Tract from 1636 published in London that addressed the problem of homeless children begging in the streets. The solution proposed was that “Every ship that goes to Virginia to carry sixe boyes and sixe girles, every one to carry the like to New England” so that they could work on the plantations. An innovative solution, though I have no idea if it ever came to fruition. However the picture on the front page is very arresting and looks very similar to the Callot engravings of beggars from the continent. All the children are in rags, though still in doublet and breeches (the boys) or waistcoat with petticoat skirts (the girls).
Here are some closer details
The boy on the right appears to be shod in what might originally have been startup boots, though it’s hard to tell for sure.
The boy on the right has a very battered felt hat on his head.
June 13, 2013
or, Matchlesse monsters of the female sex; Elizabeth Barnes, and Anne Willis, printed by Henry Goodcole, London 1637. this is my 300th post here and like to I think quite a special picture. Henry Goodcole seems to have specialised in these collections of what we would now call lurid tabloid stories. On this occasion the first tale is that of a mother, Elizabeth Barnes who took her eight year old daughter Susan into the woods, and having watched her fall asleep proceeded to cut her throat with a carving knife. What is significant here is that the woodcut matches specifically the details in the pamphlet so we can be pretty confident of a date close to the year of publication.
What we have here is a common woman and child of the period in pretty standard clothes, the kind of thing that crops up rarely in English depictions. The woodcut is quite crude, but you can clearly see that both are dressed in waistcoats and petticoat and that Elizabeth has some kind of darted linen collar or band around her neck. Susan’s waistcoat has definite tabs at the waist, whereas I suspect that her murderous mother has a gored one though it’s impossible to tell for sure as her arm is in the way!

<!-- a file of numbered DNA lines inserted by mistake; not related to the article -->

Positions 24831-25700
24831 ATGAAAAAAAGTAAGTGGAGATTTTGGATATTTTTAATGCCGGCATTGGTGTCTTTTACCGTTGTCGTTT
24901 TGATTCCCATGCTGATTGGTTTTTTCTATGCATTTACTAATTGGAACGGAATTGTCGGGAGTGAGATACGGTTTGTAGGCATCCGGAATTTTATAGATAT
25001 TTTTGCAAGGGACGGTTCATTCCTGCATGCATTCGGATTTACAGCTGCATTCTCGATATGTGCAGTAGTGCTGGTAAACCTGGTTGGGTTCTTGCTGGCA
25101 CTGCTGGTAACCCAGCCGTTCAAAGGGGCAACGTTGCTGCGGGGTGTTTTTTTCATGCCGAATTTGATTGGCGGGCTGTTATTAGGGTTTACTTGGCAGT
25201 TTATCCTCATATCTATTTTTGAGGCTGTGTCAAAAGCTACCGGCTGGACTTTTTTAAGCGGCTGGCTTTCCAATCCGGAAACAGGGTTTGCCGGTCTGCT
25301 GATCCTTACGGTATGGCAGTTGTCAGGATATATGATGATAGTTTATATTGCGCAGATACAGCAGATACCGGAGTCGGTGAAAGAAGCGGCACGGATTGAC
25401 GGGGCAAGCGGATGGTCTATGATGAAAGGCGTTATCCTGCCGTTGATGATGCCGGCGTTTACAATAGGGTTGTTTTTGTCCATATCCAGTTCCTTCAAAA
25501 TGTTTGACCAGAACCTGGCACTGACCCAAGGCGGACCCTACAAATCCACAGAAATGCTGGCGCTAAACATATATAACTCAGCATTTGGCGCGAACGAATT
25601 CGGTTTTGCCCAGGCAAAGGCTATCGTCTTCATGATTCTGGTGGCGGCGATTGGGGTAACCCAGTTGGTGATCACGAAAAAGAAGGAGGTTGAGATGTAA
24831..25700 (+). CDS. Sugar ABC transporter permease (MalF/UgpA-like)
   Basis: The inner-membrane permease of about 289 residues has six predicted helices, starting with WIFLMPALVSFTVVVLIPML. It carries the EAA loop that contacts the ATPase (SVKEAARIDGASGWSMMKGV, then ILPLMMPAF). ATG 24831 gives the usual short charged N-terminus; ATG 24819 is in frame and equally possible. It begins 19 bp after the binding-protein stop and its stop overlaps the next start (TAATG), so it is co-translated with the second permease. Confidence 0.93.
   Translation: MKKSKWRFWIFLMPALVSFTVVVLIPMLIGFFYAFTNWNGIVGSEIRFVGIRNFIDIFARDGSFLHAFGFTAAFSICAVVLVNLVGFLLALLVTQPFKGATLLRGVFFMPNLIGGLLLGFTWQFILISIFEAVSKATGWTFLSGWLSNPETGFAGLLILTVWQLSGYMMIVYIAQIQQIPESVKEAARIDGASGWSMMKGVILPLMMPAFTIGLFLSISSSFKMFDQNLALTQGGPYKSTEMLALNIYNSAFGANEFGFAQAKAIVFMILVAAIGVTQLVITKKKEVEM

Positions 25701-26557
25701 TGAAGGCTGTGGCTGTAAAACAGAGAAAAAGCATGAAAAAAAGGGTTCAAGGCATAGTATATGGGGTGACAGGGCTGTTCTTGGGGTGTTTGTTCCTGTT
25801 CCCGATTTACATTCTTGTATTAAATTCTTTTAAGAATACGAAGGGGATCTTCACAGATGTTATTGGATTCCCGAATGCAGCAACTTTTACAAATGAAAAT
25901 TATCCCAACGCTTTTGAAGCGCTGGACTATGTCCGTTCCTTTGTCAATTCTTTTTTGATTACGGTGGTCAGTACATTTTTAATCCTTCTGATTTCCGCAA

April 30, 2013
So excited to have been granted permission from the Ashmolean to post some of their portraits. This one is lovely, painted around 1644 by an unnamed English artist. Hester was the wife of John the Younger Tradescant and the original keeper of what became the Ashmolean Museum. Hester sadly died by drowning in her own pond in 1678 at which point Elias Ashmole inherited the collection. John is wearing a dark grey doublet with smallish tabs at the waist and some nice, though not exceptional linen around his neck. It looks like the lace was tacked on as an afterthought, rather than having been bought for the purpose. Frances seems to be wearing a low-ish cut bodice with lace around the collar of her smock. Hester is wearing a matching bodice and petticoat which could be in brown velvet, edged with what looks like lace made from gilt thread. Her two-layer kerchief is lined with lace as is the coif she’s wearing under her wide brimmed hat. I like the magnifying glass hanging from the left hand point of her kerchief. It’s heavy enough to drag that side of the kerchief lower than the right. They do look very serious though I have to say. Picture is © 2011 University of Oxford – Ashmolean Museum